- The Washington Times - Sunday, January 24, 2021

A group of 15 Chinese warplanes intruded into Taiwan’s air defense zone on Saturday prompting the new Biden administration State Department to voice its concern for military pressure by Beijing on the island state.

Taiwan’s defense ministry announced eight Chinese bombers and four fighters jets were detected entering the southwestern corner of the air defense identification zone on Saturday. Two anti-submarine warfare planes and a reconnaissance aircraft also were spotted. The aircraft flew in international airspace but inside the air defense identification zone, prompting Taiwan to deploy air defense missiles in response.

China has been conducting regular air sorties around Taiwan in recent months but had stayed outside the air defense zone.

The large number of Chinese aircraft incursions appeared to be an early test for the new Biden administration and its commitment to supporting the island democracy that Beijing considers part of its territory.

“The United States notes with concern the pattern of ongoing PRC attempts to intimidate its neighbors, including Taiwan,” State Department spokesman Ned Price said in a statement. “We will stand with friends and allies to advance our shared prosperity, security, and values in the Indo-Pacific region — and that includes deepening our ties with democratic Taiwan.”

The mass aerial incursion included two Su-30 fighter-bombers, six J-10 and four J-16 fighters, two Y-8Q anti-submarine warfare aircraft and one Y-8G, a reconnaissance aircraft.

Taiwan‘s defense ministry said jet interceptors were ordered to track the flights and radio warnings were issued along with the deployment of air defense missile systems to monitor the activity.

U.S. intelligence agencies have been closely monitoring China’s military for any signs of threatening activities toward Taiwan, according to a U.S. official. No activities by Chinese ground or naval forces have been detected in recent days.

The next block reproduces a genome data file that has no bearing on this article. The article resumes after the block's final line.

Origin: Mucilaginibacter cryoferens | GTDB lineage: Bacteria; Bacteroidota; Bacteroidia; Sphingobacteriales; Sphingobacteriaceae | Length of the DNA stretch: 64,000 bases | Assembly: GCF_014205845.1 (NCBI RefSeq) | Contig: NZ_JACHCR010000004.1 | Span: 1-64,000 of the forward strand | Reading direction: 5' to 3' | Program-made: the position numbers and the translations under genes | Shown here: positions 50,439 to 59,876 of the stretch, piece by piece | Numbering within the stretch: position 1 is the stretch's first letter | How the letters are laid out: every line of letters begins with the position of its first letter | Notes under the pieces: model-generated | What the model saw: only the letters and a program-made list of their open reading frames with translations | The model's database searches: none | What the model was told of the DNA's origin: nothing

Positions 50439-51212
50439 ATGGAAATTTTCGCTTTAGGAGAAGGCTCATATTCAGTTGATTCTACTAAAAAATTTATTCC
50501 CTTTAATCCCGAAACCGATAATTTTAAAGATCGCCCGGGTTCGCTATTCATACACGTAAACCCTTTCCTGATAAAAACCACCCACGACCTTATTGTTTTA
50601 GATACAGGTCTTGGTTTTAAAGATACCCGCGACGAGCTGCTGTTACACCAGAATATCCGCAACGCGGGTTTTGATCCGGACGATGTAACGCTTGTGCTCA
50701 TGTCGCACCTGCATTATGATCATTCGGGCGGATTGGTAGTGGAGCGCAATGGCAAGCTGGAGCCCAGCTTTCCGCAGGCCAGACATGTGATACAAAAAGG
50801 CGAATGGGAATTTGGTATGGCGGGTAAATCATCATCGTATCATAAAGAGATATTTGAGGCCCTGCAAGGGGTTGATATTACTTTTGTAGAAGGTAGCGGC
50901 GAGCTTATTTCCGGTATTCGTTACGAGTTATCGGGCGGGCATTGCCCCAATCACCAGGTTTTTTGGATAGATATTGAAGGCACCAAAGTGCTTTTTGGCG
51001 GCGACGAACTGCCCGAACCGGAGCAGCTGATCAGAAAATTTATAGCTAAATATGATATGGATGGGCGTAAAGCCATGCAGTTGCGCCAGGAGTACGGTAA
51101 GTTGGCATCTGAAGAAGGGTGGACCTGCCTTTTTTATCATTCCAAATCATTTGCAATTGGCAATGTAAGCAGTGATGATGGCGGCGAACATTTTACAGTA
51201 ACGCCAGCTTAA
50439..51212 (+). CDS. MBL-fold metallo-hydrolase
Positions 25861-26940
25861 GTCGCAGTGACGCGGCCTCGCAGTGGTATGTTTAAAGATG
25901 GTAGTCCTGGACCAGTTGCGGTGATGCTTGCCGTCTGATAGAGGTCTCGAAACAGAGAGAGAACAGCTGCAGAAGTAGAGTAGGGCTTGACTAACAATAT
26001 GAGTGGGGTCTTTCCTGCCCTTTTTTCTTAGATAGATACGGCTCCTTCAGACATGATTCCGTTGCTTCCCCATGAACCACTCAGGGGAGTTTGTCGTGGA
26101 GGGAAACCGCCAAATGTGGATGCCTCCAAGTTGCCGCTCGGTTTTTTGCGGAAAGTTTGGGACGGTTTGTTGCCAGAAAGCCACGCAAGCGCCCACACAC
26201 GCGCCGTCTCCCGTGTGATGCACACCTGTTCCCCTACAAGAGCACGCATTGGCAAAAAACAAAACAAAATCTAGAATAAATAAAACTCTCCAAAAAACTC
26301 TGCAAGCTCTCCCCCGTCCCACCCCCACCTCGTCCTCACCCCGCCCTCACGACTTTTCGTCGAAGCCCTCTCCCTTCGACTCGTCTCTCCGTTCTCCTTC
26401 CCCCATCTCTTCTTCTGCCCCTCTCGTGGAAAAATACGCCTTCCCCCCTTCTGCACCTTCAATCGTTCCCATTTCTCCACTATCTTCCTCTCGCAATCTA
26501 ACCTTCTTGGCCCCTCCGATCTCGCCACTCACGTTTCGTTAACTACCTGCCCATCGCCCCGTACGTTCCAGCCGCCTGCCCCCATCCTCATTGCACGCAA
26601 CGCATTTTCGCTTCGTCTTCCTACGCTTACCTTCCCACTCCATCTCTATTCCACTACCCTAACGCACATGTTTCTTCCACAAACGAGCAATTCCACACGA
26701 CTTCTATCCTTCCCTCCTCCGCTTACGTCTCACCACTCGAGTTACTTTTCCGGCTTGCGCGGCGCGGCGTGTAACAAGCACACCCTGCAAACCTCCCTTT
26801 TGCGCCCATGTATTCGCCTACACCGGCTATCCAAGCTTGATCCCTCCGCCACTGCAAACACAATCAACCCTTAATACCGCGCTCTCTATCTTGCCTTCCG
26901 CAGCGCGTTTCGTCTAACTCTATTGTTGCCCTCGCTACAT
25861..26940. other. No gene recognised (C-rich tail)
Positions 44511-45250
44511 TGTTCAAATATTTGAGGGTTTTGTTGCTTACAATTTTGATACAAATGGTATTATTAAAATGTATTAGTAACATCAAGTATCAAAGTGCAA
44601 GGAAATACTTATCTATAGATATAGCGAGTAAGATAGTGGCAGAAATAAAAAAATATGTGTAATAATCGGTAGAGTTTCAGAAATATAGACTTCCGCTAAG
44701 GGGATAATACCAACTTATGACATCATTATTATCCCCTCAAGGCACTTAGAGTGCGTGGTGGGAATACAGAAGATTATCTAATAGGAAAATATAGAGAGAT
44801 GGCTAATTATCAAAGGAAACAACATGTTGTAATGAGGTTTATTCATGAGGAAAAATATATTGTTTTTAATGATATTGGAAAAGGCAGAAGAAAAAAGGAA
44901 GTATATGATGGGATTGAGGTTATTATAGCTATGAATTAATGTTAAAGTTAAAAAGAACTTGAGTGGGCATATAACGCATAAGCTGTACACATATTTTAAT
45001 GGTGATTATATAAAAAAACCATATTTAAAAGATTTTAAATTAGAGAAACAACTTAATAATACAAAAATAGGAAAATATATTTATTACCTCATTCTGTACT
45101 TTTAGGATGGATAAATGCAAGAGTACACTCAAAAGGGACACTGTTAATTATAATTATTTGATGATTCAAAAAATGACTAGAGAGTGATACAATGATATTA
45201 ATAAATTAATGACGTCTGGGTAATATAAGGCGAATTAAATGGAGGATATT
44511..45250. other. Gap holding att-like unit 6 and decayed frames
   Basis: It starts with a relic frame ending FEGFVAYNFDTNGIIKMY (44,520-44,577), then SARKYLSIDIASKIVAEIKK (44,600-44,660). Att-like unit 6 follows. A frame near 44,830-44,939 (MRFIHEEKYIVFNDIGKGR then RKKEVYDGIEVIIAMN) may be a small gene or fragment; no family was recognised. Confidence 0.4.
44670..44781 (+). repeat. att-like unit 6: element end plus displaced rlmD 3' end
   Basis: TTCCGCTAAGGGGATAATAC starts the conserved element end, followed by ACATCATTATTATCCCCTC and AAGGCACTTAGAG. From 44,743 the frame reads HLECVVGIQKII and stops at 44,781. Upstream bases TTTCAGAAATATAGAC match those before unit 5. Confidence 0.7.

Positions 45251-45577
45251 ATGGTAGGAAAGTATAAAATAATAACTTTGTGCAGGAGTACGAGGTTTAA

During the Trump administration, more than $12 billion in new arms were offered for sale, including 66 F-16 jets and missiles capable of reaching the Chinese mainland.

A map made public by the Taiwan defense ministry showed that the jets entered the defense zone off the southeastern coast.

Lo Chih-Cheng, a senior lawmaker with the ruling Taiwanese Democratic Progressive Party, told Reuters the activities were an indication Beijing is seeking to deter the new administration from supporting Taiwan. “It’s sending a message to the Biden administration,” he said.

In a related development, new Defense Secretary Lloyd J. Austin III told his Japanese counterpart, Defense Minister Nobuo Kishi that the United States would defend Japan’s claim to the disputed Senkaku Islands under the U.S.-Japan Defense Treaty.

“Secretary Austin further affirmed that the Senkaku islands are covered by Article V of the U.S.-Japan Security Treaty and that the United States remains opposed to any unilateral attempts to change the status quo in the East China Sea,” Pentagon press secretary John Kirby said in a statement.

Japan has claimed the uninhabited Senkakus as its territory and calls them the Diaoyutai.

The U.S. Indo-Pacific Command announced Saturday that the aircraft carrier strike group led by the USS Roosevelt had entered the South China Sea, where China has claimed disputed islands. The carrier is conducting routine operations.
China expert Gordon Chang said the Roosevelt was sending a message to Beijing as it passed through the Taiwan Strait on the way to the South China Sea

“Essentially what the Biden team is saying to China [is] that they had better leave Taiwan alone, especially with our carrier strike group,” he said on Fox News Channel.

Mr. Chang said he believes China will step up provocative actions. “We know that China tests American administrations early on,” he said, noting the 2001 incident involving the mid-air collision between a Chinese jet and a Navy surveillance aircraft.

“This will escalate,” Mr. Chang said. “We’ve got a lot of Obama [administration] officials in the Biden administration. I hope they have learned something from the pretty weak policies during the Obama years, which ended up with disadvantageous results for the United States and indeed for our neighbors and partners in the Pacific.”

• Bill Gertz can be reached at bgertz@washingtontimes.com.

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